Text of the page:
Some BibLaTeX Tricks to remember

For creating beautiful PDFs and slides, I am a big believer of using LaTeX whenever possible. Sometimes one has to use Word, but for everything else LaTeX!

For writing documents, that is another matter.

When working with citations, LaTeX is bundled with a powerful tool called BibTeX that supports structured representation of bibliographic entries in a custom format that allows one to easily change citation style and reference style.

Now, BibTeX is rather outdated and the community has produced a tidy replacement called BibLaTeX that uses biber as a backend rather than BibTeX. BibLaTeX is the swiss-army knife of bibliographic control in your document. I won’t go into too much detail about all the things that BibLaTeX can do, but highlight some new tricks I have learned recently.

Capitalisation of Dutch Surnames are Context Dependent.

My surname is partly Dutch and has a prefix. The rules for Dutch surnames are:

  1. Prefixes are ignored when sorting.
  2. Prefixes are capitalised when just the surname is presented, lower case otherwise.
  3. Surnames can contain spaces.

The rules for most Flemish surnames are:

  1. Prefixes are not ignored when sorting;
  2. Prefixes are always capitalsied, unless the surname is of Dutch origin;
  3. Surnames can contain spaces;

It would be great if our citation styles and engines can do this automatically when using author-year citations. Unfortunately, the citation and references styles do not account for all of this automatically but BibLaTeX is prefix aware. Thus:


Will enable BibLaTeX to consider the prefix when: printing, sorting, generating, and formatting things. The example given in the documentation (for Ludwig van Beethoven) is:

  • When true: Cited as van Beethoven; alphabetised as Van Beethoven, Ludwig
  • When false: Cited as Beethoven; alphabetised as Beethoven, Ludwig van

More so there are commands \Cite{}, where the first letter is capitalised, that will capitalise the first prefix of the first name in the first entry of the citation.

Borrowing from an existing source we can get a good approximation for handling Dutch-style surnames in our documents.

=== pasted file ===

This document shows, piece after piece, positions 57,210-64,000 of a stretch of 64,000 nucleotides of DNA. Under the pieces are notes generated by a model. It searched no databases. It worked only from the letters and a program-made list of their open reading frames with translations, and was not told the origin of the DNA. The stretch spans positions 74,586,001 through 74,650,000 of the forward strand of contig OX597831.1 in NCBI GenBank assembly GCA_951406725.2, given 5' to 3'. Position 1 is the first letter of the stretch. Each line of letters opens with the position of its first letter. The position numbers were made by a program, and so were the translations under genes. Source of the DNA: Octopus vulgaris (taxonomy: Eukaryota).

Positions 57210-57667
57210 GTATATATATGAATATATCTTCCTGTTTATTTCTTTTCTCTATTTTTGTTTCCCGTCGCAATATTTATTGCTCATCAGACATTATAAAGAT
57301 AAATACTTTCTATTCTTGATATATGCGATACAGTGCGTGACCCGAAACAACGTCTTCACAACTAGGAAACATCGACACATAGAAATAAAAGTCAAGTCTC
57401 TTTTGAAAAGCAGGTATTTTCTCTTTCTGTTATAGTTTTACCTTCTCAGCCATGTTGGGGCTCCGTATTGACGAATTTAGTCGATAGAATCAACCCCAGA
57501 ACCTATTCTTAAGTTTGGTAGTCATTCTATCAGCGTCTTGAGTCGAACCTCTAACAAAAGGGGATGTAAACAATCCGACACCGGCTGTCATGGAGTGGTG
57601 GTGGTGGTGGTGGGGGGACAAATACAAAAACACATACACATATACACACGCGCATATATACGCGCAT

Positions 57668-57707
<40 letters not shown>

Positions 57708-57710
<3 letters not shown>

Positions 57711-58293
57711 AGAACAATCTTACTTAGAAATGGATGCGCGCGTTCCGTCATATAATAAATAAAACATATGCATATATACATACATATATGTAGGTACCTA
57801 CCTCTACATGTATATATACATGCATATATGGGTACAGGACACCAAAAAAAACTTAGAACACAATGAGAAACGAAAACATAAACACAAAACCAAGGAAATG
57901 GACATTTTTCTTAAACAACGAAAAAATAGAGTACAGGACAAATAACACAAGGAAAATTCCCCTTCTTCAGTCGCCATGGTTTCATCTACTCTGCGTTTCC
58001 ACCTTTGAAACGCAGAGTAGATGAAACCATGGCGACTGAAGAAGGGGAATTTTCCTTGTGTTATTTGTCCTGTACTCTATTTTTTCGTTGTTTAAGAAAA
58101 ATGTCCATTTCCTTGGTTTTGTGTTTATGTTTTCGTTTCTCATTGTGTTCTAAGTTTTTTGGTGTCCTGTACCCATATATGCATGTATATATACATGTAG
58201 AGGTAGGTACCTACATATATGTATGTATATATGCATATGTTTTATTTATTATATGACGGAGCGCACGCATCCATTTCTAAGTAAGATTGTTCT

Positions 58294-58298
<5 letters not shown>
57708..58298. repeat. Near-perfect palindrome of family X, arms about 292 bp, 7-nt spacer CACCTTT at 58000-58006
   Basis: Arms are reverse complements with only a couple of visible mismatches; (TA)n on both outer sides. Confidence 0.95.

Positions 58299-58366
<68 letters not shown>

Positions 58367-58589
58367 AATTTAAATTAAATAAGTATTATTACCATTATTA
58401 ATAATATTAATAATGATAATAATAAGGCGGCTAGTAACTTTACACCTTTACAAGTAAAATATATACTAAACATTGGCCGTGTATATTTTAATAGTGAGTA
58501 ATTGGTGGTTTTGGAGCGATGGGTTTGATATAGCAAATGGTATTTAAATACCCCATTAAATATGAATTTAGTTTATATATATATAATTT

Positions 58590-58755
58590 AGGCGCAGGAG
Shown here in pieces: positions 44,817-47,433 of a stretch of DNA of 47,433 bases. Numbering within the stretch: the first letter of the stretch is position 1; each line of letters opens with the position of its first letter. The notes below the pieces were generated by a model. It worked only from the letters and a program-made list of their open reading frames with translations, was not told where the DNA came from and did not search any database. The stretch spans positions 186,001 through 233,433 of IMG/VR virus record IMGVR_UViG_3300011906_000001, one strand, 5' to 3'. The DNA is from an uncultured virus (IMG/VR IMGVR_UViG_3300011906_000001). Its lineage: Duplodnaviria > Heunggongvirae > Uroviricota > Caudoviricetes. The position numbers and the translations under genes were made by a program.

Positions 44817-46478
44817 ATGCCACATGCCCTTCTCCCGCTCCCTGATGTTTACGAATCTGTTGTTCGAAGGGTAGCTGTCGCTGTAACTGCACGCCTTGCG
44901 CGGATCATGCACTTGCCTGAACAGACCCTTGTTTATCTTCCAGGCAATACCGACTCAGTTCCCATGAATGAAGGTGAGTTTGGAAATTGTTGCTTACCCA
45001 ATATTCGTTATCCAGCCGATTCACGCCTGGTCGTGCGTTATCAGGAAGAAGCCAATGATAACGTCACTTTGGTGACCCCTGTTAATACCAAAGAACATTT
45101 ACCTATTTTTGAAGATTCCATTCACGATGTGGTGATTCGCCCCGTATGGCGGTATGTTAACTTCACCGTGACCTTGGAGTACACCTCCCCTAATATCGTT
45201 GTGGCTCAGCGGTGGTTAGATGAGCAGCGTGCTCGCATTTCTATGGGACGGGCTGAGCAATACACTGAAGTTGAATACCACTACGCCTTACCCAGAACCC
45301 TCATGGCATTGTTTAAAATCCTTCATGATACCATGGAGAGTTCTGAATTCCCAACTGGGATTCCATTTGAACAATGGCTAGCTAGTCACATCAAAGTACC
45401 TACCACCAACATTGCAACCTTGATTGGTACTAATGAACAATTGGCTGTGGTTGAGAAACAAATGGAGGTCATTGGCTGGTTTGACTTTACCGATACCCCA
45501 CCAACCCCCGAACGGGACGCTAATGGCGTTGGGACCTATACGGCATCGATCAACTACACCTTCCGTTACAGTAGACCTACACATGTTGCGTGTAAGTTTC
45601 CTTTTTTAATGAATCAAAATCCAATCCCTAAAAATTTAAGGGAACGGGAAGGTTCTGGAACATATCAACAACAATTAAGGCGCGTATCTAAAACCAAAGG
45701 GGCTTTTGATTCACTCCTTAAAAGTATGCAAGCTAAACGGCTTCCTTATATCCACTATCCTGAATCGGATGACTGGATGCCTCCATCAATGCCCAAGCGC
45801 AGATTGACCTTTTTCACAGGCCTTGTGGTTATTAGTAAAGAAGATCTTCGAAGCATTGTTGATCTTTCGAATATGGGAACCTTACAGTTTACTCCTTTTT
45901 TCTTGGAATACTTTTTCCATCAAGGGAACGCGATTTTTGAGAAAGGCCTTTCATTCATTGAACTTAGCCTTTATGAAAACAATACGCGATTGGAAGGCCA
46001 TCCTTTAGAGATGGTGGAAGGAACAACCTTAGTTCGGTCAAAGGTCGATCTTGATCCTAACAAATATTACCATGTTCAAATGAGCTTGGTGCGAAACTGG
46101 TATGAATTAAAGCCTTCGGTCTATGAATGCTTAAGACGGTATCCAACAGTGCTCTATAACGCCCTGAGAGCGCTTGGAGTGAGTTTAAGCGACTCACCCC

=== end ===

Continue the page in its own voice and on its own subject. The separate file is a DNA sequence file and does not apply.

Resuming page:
We first have to load BibLaTex as:


Sorting of entries is enabled at load time, so we want to ignore prefixes then.

To stop forced capitalisation by BibLaTex we do:


We then enable useprefix and ensure that names are always capitalised within the document body:


We then disable useprefix and reset how names are capitalised for the reference list.


The idea being that with author-year citations we will get the correct capitalistion when citing and in the references and it be ‘context’ dependent.

The downside is that if we were to use \fullcite{} then the surnames will be incorrectly capitalised. So we can provide some toggles to set and reset how names are capitalised.


Alternatively we could redefine how \fullcite{} works to ensure that names are correctly capitalised.

Hyper Full Cites.

Speaking of FullCite when providing references in line, and one is not using \printbibliography DOIs and URLs take up space. Borrowing from an existing source we can make those fullcites clickable.


Bold names

When writing CVs or application documents, it is a good idea to highlight where you are in the author list. Borrowing from an existing source we can do this easily. Previous iterations of this required you to know the Hash of your name (it is how Biber works underneath), but this way is much cleaner.

It works by using a command to track which names are to be bold, lists the names to an external file and highlights them by referencing the file. We provide commands to set and unset the names to be highlighted.

First we create the file to store hashes, and count their occurrence.

\def\nhblx@bibfile@name{\jobname -nhblx.bib}

  @comment{Auto-generated file}\blx@nl}


    @misc{nhblx@name@\the\value{nhblx@name}, author = {\unexpanded{#1}}, %
      options = {dataonly=true},}%


Add the file to the document for processing in the next pass:


We then provide internal commands to store and capture the hashes.



We now provide core commands to set and reset the tracked names:


They are used as follows:

\addboldnames{{Sigfridsson, Emma},{Vizedom, Monika B.}}

Notice you can provide a list of names!

We now provide the infrastructure to embolden the names in the document,





Filter Bibliography by Name

We can even use the previous tip to support filtering by name.

See for more.